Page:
A heavyset man climbed out, unlocked the big gates and pushed them back. He got back in his truck and parked it in the employee lot.
“The factory’s opening for the day,” Simon said with a grin. “Davidoff and his guys are going to have to leave now.”
I wasn’t so sure. The man looked like an employee, but still . . .
“Let’s go get Chloe and Rae,” Simon said, starting to rise.
“Hold on? It’s been over an hour. We need to—”
I wasn’t, and that bugged me. I didn’t trust Rae to stay in the warehouse, and I knew Chloe wouldn’t let her leave by herself. I was pissed off with myself for not making sure she remembered my instructions. I was pissed off with Simon for agreeing to let Rae come along. I was pissed off with Chloe for not leaving me at Lyle House when I told her to.
“She was supposed to go with you,” I said. “That was the plan. She screwed up the plan.”
“Excuse me? Are you saying Chloe deserves to get caught because she stayed behind to make sure you were okay?”
“Course not. But if she’d followed the plan, none of this would have happened.”
“How the hell do you know that? Those guys were on our tails as soon as Rae and I got here. No way they had time to assemble a team that fast after you were spotted.”
“But still it’s her fault. Somehow, some way, it’s Chloe’s fault because it’s always Chloe’s fault.”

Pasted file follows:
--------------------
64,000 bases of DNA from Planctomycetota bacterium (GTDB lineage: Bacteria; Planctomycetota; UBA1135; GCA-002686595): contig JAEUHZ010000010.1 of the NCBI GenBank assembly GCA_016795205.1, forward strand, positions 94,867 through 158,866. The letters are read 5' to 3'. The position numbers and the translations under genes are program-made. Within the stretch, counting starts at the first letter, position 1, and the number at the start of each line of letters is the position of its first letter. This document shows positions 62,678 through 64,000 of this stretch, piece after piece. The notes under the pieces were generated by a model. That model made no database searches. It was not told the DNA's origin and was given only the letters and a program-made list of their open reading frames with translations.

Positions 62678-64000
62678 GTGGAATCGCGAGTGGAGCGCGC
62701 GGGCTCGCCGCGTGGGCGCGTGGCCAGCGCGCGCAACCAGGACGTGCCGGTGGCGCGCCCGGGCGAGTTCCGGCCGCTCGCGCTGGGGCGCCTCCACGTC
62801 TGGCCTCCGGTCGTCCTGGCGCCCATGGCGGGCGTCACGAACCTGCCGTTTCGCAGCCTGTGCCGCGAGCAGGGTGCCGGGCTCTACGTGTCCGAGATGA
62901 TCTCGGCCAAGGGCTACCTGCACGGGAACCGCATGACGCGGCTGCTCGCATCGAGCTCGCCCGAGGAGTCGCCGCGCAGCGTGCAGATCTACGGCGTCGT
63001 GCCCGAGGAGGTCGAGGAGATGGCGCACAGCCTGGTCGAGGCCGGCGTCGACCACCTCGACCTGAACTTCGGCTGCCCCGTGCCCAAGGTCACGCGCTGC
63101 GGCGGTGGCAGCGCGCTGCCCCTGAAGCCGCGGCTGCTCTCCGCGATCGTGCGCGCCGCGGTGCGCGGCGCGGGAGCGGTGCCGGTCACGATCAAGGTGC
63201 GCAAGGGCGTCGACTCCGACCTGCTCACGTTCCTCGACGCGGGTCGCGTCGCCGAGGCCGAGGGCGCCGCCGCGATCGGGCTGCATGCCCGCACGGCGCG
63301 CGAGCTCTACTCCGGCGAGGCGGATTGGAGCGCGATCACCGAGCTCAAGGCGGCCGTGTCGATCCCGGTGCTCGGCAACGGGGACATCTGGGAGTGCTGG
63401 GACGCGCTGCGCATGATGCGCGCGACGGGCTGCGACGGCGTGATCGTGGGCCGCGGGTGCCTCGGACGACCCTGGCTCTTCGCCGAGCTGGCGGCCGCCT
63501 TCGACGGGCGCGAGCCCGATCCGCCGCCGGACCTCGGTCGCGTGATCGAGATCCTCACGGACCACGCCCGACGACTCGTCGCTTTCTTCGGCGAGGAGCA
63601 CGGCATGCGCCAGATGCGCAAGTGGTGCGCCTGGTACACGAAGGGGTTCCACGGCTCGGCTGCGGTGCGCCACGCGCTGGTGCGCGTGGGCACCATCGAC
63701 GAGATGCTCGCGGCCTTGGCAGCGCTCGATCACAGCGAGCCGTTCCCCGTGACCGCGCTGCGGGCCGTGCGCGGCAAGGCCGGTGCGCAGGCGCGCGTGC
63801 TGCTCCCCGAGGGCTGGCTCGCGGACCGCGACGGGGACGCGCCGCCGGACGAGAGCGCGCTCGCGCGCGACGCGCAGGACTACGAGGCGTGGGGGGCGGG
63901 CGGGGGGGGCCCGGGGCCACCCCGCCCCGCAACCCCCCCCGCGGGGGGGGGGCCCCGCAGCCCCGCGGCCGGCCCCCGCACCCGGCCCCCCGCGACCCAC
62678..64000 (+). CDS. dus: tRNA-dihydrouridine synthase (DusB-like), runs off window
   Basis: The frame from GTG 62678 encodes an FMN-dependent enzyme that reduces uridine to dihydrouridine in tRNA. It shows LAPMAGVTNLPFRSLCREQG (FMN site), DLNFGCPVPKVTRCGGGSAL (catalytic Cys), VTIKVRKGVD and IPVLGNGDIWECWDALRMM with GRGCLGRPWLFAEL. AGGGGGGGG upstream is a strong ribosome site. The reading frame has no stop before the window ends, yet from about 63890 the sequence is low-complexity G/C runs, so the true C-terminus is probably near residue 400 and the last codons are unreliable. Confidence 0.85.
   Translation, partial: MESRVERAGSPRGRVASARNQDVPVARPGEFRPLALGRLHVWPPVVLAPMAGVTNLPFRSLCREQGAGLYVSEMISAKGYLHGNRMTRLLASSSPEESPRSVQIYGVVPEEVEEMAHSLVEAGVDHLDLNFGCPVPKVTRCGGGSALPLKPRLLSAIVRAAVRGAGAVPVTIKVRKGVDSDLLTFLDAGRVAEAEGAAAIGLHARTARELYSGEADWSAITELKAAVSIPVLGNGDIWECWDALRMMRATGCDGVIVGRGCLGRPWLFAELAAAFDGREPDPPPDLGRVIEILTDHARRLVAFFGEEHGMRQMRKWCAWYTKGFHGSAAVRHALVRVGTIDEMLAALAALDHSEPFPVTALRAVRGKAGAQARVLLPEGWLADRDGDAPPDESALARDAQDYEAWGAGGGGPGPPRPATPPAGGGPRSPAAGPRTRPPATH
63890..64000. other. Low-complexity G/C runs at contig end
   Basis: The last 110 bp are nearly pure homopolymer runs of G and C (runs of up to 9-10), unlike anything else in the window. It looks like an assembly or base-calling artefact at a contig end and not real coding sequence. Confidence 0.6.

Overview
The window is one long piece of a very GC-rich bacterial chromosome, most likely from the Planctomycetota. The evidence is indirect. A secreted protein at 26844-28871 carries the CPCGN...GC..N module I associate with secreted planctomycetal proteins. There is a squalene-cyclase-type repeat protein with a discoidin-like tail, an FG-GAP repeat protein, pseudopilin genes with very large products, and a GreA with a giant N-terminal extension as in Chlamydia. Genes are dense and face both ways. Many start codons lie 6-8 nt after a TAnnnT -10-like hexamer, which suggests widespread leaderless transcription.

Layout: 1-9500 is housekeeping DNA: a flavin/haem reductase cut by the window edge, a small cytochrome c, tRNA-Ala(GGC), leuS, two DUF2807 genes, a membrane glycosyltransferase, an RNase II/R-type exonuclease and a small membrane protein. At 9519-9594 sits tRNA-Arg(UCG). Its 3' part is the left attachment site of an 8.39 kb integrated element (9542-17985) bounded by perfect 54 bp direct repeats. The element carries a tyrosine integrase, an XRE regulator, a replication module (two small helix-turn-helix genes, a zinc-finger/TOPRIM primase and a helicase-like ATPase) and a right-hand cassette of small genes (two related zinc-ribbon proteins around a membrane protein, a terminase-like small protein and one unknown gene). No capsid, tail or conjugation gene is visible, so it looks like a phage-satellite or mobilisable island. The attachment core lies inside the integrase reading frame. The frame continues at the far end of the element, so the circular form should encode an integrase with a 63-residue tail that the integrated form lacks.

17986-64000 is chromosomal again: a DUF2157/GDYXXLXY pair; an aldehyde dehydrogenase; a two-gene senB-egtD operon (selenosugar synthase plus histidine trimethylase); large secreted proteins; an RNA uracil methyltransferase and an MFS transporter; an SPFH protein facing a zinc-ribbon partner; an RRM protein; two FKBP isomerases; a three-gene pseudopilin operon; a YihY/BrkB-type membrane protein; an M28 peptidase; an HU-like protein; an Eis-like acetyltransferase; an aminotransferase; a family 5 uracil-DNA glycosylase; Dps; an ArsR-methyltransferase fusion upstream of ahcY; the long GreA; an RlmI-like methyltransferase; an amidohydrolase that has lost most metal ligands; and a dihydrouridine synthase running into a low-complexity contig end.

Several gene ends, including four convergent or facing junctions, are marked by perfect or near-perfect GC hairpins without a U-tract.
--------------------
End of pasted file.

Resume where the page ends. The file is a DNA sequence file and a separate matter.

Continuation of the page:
“What’s your problem with her anyway? In the last few days, she’s learned she’s a necromancer. She’s discovered there’s a whole supernatural world out there. And she’s adjusted. I couldn’t have done that. I’d be useless. Freaked out and in total denial.”
“She’s coping well. I said that this morning.”
“To me. Not to her.” He shook his head. “Never mind. Whatever your problem with Chloe is—”
“I don’t have a problem with Chloe. You’re right. If we can get to her, we should. As soon as possible.”
Only we couldn’t. When we reached the rear of the roof, we saw Davidoff and Mrs. Talbot—the head nurse from Lyle House—conferring. They stood right in the path to the warehouse. I surveyed the lot for another route, but any way we went, we’d cross their path.
“We have to wait it out,” I said.
Simon looked toward the warehouse, and I knew he was worried about Chloe. After a second, he shook it off.
“You’re right,” he said. “She’s fine. We told her to wait, so she’ll wait, and if that’s not safe, she’ll find a hidey-hole and come back later. We have a plan. She’ll stick to it.”
We tried to find a vantage point where we could watch the warehouse, in case Chloe and Rachelle left it, but there was no safe spot with a perfect view.
After a few minutes, we couldn’t even see Davidoff and Talbot. They’d moved toward the exit door. Had they gone back inside? Or were they right under the overhang? I couldn’t see them and they were too far away for me to hear them if they were. So we waited.
WouldChloe wait for us? When it came down to it, who were we to her? Just a couple of guys she barely knew. Guys who’d helped her figure out what she was and promised to get her help, but still damned close to strangers.
And who was Chloe to me? Someone I’d taken advantage of. Someone I’d only helped because she was the key to getting Simon out of Lyle House. At least, that’s how it started.